Monday, May 31, 2010


The SkitoSea adventure is complete, and it was a hell of a thing. It was a real adventure, complete with trials and tribulations ranging from logistical nightmares, cross-state travel, teamwork, and haunted houses in the woods.

We headed up Saturday to pick up our race packets and get set up, which all went smoothly. We left our kayak with the Boy Scouts (despite Steve's lack of trust in the Boy Scouts that expelled him from their ranks as a child) and headed up to our campsite some 40 miles away from the finish of the race (it was closer to the start, and we thought it would be more convenient in the morning). Our campsite was our friend and teammate Kenji's roommate Marcel's project property in the woods up in Maple Falls, which was "still a work in progress" according to Kenji. After almost getting lost a few times, we eventually find the property - off of Cemetery Road. Of course, the "house" is a skeleton of a one-great home, and is riddled with all sorts of niceties (see: unexplainable sharp metal stakes, what can only be described as an open grave - complete with a shovel next to it, assorted saws and nails, and a front door that leads only to a concrete wall). I've included a photo of the "house" that includes what I can only assume is a ghost. After laughing for a bit about how awesome all of this was, we started pitching tents and setting up camp. Once our "home" was set up, things felt much better, and since we had to get up in a few hours for the race, we turned in (against every shred of self-preservation we collectively held) around 11 PM. Kate may have stayed awake a little later, however, since we may or may not have legitimately terrified her with talk of zombies.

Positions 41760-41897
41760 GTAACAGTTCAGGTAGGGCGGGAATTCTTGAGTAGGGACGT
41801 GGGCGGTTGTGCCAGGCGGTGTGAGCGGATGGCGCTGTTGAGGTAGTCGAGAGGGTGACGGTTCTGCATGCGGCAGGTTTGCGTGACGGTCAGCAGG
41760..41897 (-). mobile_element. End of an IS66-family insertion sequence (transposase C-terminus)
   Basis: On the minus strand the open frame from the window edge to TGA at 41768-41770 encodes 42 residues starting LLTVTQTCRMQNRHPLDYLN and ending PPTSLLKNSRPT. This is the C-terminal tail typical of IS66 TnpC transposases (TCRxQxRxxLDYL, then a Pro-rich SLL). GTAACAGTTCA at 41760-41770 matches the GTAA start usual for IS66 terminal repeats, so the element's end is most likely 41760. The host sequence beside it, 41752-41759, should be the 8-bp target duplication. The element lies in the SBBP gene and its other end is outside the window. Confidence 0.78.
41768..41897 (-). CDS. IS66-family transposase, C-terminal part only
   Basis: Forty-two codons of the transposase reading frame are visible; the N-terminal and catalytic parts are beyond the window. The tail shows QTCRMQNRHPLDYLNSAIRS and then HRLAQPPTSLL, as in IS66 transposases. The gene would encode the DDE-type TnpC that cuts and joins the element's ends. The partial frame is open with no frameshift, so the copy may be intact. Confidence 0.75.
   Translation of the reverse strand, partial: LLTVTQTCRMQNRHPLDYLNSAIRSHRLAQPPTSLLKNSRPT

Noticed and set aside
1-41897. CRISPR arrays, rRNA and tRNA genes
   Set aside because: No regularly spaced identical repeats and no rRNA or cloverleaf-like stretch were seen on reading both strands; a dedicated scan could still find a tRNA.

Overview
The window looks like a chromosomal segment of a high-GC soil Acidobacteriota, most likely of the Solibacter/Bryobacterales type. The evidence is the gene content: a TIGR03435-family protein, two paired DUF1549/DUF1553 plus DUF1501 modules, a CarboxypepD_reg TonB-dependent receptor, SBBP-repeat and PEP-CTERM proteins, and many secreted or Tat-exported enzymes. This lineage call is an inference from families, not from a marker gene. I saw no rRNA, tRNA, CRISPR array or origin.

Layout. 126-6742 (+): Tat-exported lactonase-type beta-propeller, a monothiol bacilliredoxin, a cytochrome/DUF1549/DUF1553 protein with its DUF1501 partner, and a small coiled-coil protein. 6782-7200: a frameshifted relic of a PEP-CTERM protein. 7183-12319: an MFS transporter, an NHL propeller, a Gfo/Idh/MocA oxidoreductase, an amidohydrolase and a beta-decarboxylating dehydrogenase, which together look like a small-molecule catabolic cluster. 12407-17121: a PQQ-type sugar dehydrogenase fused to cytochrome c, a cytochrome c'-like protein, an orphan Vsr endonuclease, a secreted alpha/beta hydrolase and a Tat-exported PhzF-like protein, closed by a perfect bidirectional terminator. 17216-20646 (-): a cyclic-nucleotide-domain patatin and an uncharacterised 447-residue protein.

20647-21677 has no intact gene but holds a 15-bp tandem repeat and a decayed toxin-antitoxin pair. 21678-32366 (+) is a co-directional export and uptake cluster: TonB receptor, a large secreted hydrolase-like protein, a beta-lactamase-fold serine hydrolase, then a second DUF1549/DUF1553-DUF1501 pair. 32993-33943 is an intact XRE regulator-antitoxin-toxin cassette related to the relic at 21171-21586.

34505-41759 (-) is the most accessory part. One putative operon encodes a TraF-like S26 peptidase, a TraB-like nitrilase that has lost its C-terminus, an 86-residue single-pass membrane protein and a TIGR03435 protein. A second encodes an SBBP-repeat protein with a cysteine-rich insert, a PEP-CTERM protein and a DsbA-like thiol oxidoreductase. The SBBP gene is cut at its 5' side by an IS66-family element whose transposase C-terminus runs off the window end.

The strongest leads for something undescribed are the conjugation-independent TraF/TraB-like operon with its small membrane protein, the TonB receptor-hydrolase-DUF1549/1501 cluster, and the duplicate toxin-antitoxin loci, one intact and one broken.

Yesterday's race was awesome. It was a long day - we woke up at 4:45 AM for the race due to logistic constraints, but I didn't have anything to do until 8, and didn't actually start racing until after 10. The weather was perfect for my leg, and the roads weren't even that wet. Rain on and off for the rest of the day, and even some snow at the top for the skiers and runners. After the whole race was over and the festivities were concluded, we refueled, drove back to the campsite, packed up, then drove back to Seattle. Didn't make it home until after 1:30 AM, and still had to take a shower before bed. 21 hours of fun.